By Paul Lorrah
The decision isn't easy but may be necessary for both the individual and the caregiver's health
Deciding whether or not an Alzheimer’s patient should go to a nursing home can be extraordinarily difficult. Caregivers may feel guilty or anxious about placing a loved one in a nursing home - they may feel that they are taking the easy way out or letting the patient down.
While it’s true that there are advantages to keeping an Alzheimer’s patient at home, the reality is, it will eventually become too difficult for the caregiver. Especially if the Caregiver is a spouse or family member.
However, nursing homes don’t have to be seen as a last resort. Today’s Alzheimer’s care facilities have improved radically and many offer an exceptional level of care focused on maximizing the patient’s quality of life.
Here are four questions that you should ask yourself before making the decision to place your loved one in a nursing home:
1. How far has the disease progressed?
Alzheimer’s disease has three stages - patients at each stage require different levels of care. A person diagnosed with Alzheimer’s could live as long as 20 years after the diagnosis. Early stage Alzheimer’s patients can live relatively normal lives, although they may notice memory lapses, have difficulty organizing themselves and may struggle in particular work or social settings. Patients at this stage can usually manage to stay in their own homes, and may still have the legal capacity to make decisions about their future care preferences.
The next stage, moderate Alzheimer’s, can last for several years. Patients during this stage will have obvious symptoms, such as confusion, severe memory lapses, getting lost, and behavioral or personality changes, like delusions, suspicion, moodiness, changes in sleep patterns, and in some cases loss of bladder or bowel control.
Late stage Alzheimer’s sufferers become unable to function and eventually lose control of movement. They need 24-hour care and supervision. They are unable to communicate, even to share that they are in pain, and are more vulnerable to infections, especially pneumonia.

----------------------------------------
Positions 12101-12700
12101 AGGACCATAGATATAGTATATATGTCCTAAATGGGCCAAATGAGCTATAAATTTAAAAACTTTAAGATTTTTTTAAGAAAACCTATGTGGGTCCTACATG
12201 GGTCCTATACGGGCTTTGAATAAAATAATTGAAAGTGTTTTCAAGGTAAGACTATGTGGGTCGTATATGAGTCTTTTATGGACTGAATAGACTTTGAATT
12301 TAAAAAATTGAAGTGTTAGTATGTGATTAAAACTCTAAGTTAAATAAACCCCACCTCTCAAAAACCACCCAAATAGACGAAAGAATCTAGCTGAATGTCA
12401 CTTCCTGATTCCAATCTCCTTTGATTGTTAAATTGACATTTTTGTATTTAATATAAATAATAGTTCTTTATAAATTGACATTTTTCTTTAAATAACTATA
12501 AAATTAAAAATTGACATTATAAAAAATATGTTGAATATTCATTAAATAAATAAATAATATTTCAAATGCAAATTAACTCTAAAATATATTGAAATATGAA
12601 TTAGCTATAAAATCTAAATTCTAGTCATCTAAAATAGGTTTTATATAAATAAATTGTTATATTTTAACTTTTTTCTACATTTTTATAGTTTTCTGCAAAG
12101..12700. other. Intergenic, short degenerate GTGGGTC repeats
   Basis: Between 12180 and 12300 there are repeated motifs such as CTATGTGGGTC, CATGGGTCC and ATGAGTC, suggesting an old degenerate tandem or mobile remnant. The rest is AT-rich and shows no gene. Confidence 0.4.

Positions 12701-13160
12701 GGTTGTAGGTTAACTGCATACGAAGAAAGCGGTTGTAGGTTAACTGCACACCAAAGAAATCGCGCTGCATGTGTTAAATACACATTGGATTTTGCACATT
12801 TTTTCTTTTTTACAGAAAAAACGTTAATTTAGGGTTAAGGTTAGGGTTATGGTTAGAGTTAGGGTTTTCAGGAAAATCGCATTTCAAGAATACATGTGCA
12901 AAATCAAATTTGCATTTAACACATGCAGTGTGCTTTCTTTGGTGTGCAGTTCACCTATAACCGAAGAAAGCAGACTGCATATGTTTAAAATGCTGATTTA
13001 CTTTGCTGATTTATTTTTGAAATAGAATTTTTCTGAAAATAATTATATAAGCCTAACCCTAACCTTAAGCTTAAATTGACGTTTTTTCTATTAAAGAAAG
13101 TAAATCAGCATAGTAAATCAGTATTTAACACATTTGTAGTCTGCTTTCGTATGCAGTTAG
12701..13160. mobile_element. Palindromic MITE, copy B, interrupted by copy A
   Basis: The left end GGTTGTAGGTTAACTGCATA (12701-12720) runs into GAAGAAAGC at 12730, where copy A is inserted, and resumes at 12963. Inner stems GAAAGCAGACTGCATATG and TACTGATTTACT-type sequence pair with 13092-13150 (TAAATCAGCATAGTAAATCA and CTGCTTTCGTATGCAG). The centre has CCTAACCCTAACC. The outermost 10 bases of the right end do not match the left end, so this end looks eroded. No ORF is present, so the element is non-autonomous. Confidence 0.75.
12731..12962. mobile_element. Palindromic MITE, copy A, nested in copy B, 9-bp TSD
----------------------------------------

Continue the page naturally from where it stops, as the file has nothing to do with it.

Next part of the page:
Alzheimer’s is a progressive disease, and patients in the early stages may need only minimal care. Even those with moderate Alzheimer’s can receive enough support with either family help or an at-home care service - as long as they are not placing themselves at risk, can manage day-to-day activities, and are able to take basic care of themselves. However, the disease will continue to progress to the point where you may need to look for full-time care, at which point you may wish to consider a nursing home.
2. Can I realistically offer home care?
There are a number of factors that affect whether or not you can realistically offer home care:
- How much support does the patient need?
- Is family support available?
Caring for an Alzheimer’s patient is an exhausting and potentially overwhelming task, and if possible should not fall on only one person’s shoulders. If there are multiple, committed family members to help out, during the day and also overnight when needed, then a nursing home may not be necessary - but otherwise, it should be considered.
- Can I afford paid home help?
Alternatively, if you feel your loved one could use more support but is not ready for a nursing home, you could consider assisted living.
- Am I physically strong enough?
- Am I emotionally able to cope?
3. Is my loved one safe at home?
There are several factors that you should consider when you evaluate the Alzheimer’s patient’s safety in their own home:
- Alzheimer’s disease can cause sufferers to put themselves at risk. They may, for instance, leave pans on the stovetop, leave the gas on, ingest poisonous chemicals, or slip and fall. They may wander out into the street and get lost, or stumble into traffic. There are steps that can be taken to make the home safer, but at some point, you may feel that your loved one would be more secure in a nursing home.
- If you are not physically strong enough to help them, then as they become more physically dependent on you, you may not be able to protect them from falls or safely lift them up.
- Some Alzheimer’s sufferers develop aggressive behaviors that could put others around them at risk. Or, if they are sharing the home with family members, their forgetful behavior could cause harm to their co-habitants.
4. Does my loved one have a healthy, structured routine at home?
People with Alzheimer’s benefit from a consistent, structured daily routine. They also benefit from a healthy diet, regular physical activity, and mental and social stimulation. Circumstances may make it impossible for you to offer your loved one a daily routine that supports their well-being: for instance, if you work long hours, or depend on support from family members who cannot commit to regular hours, meaning that the patient’s routine is frequently disrupted.
If you feel that while you would prefer to keep your loved one at home, you are not able to give them a good quality of life, it would be a good time to consider a nursing home.
Nursing homes can offer a customized treatment program, a healthy diet, 24-hour support and supervision, and social activities.
Questions about how to pay for care? Contact us today - 855.471.6771 firstname.lastname@example.org